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The myth and the truth about the Philadelphia experiment

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The myth and the truth about the Philadelphia experiment

 Until now, some conspiracy theorists are sure — in 1943, American physicists and the military experimented, the results of which were so grandiose that they were classified for many decades.

What really happened there?

The Eldridge has a fairly ordinary biography of a warship, but there is one mysterious date in it - October 28, 1943. On this day, the destroyer, which had a crew of 181 people on board, was used at the US Navy base in Philadelphia to conduct a highly secret experiment.

The myth and the truth about the Philadelphia experiment

25 July 1943: Newark, N.J. - After being christened, the future USS Eldridge (DE 173) slides down the Federal Shipyard building way into Newark Bay. Bob Canchola, Contacts Research Associate, Navsource

The American military, who were interested in the works of the famous physicist Albert Einstein, set him the task of ensuring the invisibility of warships, at least on radar screens, and at most visually. Einstein believed that such a result could be achieved by using a high-power electromagnetic field generated around a material object in a certain way.

The great physicist himself was the "shadow curator" of the project, and his less well-known colleagues conducted direct experiments. Four powerful electromagnetic oscillators were mounted on the newest destroyer "Eldridge".

The first experiments were conducted in the summer of 1943, directly at the pier. The generators were not used at full capacity, but the results were encouraging. A side effect was the serious condition of many crew members — headache, vomiting, tissue burns.

The U.S. Navy destroyer escort USS Eldridge (DE-173) underway at sea, circa in 1944.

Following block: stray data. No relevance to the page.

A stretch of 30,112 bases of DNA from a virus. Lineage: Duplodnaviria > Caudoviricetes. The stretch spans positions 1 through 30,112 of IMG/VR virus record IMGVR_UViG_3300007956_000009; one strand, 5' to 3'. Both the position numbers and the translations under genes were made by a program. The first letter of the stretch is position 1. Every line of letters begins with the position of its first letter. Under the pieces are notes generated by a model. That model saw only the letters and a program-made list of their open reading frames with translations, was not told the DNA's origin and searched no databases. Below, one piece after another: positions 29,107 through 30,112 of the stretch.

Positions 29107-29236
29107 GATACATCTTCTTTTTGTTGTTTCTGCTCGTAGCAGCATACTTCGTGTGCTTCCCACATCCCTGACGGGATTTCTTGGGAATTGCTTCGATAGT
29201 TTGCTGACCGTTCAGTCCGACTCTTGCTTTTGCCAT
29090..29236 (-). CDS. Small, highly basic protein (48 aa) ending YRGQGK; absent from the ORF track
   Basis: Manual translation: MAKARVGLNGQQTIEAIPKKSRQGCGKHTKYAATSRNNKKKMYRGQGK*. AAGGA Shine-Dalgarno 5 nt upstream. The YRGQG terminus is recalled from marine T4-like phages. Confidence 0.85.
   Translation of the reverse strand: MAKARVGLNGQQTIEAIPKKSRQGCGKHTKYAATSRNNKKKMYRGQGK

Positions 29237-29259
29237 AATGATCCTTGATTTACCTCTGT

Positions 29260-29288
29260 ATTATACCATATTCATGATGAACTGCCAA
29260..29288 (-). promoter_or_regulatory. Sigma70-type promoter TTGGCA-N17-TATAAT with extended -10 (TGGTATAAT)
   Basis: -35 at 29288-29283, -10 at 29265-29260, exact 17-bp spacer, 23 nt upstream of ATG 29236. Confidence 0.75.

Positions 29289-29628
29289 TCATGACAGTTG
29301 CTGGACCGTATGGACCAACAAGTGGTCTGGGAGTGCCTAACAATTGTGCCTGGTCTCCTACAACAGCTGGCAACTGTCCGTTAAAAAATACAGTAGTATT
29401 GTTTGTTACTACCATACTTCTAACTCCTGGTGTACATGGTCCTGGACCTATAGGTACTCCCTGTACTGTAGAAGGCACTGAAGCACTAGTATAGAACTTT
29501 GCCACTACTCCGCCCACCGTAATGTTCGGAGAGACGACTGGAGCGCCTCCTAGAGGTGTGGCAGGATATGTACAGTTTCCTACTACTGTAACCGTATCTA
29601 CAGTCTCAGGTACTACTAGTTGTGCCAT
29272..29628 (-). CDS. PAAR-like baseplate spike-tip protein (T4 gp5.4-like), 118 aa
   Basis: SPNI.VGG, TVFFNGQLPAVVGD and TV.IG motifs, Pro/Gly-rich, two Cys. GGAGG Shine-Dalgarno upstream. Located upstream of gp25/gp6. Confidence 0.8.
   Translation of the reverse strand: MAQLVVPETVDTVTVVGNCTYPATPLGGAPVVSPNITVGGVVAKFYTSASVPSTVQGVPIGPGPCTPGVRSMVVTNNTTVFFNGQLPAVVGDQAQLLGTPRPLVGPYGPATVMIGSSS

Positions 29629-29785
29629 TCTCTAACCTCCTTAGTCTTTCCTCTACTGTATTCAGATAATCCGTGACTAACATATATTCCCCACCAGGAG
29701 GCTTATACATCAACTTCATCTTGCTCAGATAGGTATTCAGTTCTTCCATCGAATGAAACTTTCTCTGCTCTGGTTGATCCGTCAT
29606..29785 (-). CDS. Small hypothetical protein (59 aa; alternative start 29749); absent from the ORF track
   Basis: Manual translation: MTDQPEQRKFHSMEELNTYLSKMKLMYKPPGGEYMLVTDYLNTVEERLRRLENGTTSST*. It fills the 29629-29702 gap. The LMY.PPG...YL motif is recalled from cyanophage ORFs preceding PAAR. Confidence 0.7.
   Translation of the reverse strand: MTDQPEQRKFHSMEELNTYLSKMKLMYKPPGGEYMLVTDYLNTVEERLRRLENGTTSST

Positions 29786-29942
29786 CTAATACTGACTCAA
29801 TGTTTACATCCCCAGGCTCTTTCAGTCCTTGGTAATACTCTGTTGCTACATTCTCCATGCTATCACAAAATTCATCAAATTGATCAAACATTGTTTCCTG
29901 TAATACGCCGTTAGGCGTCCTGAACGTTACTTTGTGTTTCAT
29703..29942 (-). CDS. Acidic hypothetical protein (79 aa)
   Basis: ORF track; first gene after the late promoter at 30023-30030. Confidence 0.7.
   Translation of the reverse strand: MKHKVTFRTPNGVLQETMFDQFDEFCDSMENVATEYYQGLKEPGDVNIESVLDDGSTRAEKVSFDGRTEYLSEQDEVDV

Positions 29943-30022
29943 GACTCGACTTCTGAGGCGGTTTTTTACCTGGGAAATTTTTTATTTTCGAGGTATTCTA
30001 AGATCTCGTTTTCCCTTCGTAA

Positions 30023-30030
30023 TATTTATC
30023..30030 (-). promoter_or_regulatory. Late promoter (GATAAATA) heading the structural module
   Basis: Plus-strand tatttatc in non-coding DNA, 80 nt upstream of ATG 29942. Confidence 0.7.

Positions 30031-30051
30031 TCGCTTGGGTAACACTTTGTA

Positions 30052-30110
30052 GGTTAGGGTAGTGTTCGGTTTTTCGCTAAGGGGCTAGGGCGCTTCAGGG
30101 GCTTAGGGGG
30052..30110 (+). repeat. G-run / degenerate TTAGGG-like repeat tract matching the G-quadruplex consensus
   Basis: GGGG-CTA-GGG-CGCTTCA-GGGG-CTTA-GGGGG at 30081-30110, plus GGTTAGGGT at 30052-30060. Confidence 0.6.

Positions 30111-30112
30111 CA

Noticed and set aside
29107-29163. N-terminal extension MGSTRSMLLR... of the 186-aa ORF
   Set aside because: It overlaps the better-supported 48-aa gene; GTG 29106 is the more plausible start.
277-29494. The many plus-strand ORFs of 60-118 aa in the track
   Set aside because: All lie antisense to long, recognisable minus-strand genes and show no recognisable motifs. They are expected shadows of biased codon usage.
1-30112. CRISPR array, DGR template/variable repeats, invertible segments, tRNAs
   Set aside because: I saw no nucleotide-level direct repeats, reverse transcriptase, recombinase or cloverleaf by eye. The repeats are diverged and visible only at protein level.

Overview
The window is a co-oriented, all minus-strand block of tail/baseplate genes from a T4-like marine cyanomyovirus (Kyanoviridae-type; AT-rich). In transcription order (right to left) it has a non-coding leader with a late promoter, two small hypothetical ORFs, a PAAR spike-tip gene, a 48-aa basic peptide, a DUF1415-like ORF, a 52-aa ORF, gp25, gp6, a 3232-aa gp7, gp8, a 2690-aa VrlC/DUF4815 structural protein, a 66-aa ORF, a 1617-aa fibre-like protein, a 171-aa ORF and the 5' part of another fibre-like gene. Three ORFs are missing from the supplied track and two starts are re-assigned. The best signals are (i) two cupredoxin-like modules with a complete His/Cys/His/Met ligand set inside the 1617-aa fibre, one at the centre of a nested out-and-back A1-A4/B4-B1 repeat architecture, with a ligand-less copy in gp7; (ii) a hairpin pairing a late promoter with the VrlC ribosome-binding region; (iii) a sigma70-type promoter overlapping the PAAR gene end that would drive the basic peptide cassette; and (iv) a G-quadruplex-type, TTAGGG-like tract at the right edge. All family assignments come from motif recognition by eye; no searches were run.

The U.S. Navy destroyer escort USS Eldridge (DE-173) underway at sea, circa in 1944.

Teleportation with severe consequences

The command of the US Navy, after hesitating, decided that the game was worth the candle. On October 28, 1943, at 9 am, the generators on the Eldridge were turned on at full power. Soon the destroyer was enveloped in a murky greenish haze, after which it disappeared-both from radar screens and the eyes of completely shocked observers.

But that was just the beginning. The Eldridge that disappeared in Philadelphia appeared out of thin air in Norfolk — at the main base of the US Navy in the Atlantic, which is about 300 kilometers from the site of the experiment. Then the ship "returned" to Philadelphia.

When the generators were turned off, and the observers, together with the scientists, boarded the Eldridge, a terrible picture appeared to their eyes. Part of the crew was killed, and the bodies of some sailors seemed to have "grown" into the hull of the ship. Those who escaped this fate received burns and were in a state of insanity. Several dozen people just went missing. No more than 20 crew members were relatively healthy.

This result convinced the naval command that it was time to wind down the experiments. The events of October 28, 1943, were strictly classified, and the secrecy stamp has not been removed until now.

0617306